Mind 125 (500):967-1004 (2016)

William MacAskill
Oxford University
Some philosophers have recently argued that decision-makers ought to take normative uncertainty into account in their decisionmaking. These philosophers argue that, just as it is plausible that we should maximize expected value under empirical uncertainty, it is plausible that we should maximize expected choice-worthiness under normative uncertainty. However, such an approach faces two serious problems: how to deal with merely ordinal theories, which do not give sense to the idea of magnitudes of choice-worthiness; and how, even when theories do give sense to magnitudes of choice-worthiness, to compare magnitudes of choice-worthiness across different theories. Some critics have suggested that these problems are fatal to the project of developing a normative account of decision-making under normative uncertainty. The primary purpose of this article is to show that this is not the case. To this end, I develop an analogy between decision-making under normative uncertainty and the problem of social choice, and then argue that the Borda Rule provides the best way of making decisions in the face of merely ordinal theories and intertheoretic incomparability.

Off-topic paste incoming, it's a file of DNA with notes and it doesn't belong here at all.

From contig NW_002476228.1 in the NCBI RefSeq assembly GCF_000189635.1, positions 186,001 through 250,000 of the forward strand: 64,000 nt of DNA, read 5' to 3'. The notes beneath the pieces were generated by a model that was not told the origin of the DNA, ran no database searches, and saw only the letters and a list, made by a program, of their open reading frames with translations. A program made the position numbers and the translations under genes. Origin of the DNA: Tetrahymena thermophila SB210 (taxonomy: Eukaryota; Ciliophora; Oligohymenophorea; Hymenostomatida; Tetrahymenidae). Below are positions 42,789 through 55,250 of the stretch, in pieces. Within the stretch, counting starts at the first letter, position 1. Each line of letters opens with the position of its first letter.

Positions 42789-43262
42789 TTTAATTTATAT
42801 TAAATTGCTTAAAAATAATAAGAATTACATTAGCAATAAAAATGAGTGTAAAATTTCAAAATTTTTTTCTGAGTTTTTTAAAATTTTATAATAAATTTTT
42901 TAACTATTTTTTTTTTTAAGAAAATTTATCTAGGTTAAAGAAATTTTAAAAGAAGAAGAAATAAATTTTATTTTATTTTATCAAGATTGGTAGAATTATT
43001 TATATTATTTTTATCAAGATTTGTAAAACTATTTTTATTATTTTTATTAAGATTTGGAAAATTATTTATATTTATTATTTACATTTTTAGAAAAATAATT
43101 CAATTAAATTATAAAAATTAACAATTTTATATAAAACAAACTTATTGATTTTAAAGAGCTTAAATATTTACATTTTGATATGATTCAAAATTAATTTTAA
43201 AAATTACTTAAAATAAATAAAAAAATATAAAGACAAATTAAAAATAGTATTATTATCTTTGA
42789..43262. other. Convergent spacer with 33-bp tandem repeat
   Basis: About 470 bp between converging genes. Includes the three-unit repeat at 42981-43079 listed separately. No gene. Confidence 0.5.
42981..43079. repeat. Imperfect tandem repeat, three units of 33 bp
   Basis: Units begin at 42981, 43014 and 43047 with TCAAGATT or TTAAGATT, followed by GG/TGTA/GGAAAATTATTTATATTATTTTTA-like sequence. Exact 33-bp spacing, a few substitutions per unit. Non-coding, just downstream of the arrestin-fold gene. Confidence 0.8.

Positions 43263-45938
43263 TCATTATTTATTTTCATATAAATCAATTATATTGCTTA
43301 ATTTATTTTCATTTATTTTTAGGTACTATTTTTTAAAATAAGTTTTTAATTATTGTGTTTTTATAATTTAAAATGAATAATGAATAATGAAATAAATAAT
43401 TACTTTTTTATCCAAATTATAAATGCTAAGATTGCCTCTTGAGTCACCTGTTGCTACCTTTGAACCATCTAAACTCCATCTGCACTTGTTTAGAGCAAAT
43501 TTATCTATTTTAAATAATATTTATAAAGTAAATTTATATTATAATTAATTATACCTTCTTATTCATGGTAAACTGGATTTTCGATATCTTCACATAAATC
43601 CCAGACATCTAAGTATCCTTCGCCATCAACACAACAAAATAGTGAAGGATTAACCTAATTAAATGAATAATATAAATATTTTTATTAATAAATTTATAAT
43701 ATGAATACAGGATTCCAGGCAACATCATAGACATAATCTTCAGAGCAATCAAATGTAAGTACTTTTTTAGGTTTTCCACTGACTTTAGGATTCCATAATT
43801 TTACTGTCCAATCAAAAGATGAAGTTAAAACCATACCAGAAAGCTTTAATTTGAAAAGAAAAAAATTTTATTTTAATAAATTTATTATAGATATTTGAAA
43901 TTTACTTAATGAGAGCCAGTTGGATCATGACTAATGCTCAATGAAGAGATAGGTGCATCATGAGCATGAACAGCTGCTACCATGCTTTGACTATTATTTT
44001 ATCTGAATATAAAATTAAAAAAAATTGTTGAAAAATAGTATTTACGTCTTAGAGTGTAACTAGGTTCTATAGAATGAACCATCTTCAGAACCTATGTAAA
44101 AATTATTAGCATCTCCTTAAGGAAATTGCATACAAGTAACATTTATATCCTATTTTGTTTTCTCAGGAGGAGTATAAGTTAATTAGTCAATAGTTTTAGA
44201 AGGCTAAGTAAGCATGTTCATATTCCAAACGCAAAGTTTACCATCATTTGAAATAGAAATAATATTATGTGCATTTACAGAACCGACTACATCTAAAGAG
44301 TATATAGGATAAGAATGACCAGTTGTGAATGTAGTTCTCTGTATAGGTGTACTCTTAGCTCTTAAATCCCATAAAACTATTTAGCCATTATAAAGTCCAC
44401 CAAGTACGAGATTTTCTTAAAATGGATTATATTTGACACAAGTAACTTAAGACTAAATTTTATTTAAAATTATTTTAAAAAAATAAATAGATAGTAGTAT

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DOI 10.1093/mind/fzv169
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References found in this work BETA

What We Owe to Each Other.Thomas Scanlon - 1998 - Belknap Press of Harvard University Press.
Political Liberalism.John Rawls - 1993 - Columbia University Press.
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Citations of this work BETA

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Epistemic Modesty in Ethics.Nicholas Laskowski - 2018 - Philosophical Studies 175 (7):1577-1596.

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